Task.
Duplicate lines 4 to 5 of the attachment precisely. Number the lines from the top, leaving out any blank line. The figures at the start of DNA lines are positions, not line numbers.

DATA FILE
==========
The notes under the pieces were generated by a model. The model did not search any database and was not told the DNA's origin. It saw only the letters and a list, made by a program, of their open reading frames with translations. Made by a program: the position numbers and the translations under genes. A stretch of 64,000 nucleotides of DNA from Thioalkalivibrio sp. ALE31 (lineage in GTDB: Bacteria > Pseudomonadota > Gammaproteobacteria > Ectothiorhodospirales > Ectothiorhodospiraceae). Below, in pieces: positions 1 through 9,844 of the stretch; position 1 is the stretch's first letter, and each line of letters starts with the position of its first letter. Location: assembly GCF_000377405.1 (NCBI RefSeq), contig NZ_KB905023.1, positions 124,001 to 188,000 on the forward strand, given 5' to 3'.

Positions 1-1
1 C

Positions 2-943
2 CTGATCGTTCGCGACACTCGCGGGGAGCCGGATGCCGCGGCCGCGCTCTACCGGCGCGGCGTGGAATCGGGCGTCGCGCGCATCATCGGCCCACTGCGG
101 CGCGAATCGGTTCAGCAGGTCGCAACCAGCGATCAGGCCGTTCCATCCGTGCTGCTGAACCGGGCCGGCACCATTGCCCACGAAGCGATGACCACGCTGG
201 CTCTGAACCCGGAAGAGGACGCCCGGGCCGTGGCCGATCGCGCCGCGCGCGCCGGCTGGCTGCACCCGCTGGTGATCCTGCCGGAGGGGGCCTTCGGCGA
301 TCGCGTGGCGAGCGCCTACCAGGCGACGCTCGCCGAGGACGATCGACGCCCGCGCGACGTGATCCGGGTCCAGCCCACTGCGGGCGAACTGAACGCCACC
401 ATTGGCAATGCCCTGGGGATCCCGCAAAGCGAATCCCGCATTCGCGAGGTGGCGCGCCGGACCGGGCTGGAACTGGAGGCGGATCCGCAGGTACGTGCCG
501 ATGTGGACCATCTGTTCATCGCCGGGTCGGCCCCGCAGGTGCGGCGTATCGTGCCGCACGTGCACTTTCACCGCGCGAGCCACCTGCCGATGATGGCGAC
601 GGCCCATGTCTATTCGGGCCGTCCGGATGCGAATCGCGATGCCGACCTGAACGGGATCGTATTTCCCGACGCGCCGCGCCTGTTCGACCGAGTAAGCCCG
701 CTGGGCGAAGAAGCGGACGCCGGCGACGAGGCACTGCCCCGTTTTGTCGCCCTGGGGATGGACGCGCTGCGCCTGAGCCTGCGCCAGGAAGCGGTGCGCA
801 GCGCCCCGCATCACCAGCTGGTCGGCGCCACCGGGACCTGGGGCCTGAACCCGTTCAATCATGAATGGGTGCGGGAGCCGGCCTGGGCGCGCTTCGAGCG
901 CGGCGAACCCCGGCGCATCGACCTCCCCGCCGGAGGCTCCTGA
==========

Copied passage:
Positions 2-943
2 CTGATCGTTCGCGACACTCGCGGGGAGCCGGATGCCGCGGCCGCGCTCTACCGGCGCGGCGTGGAATCGGGCGTCGCGCGCATCATCGGCCCACTGCGG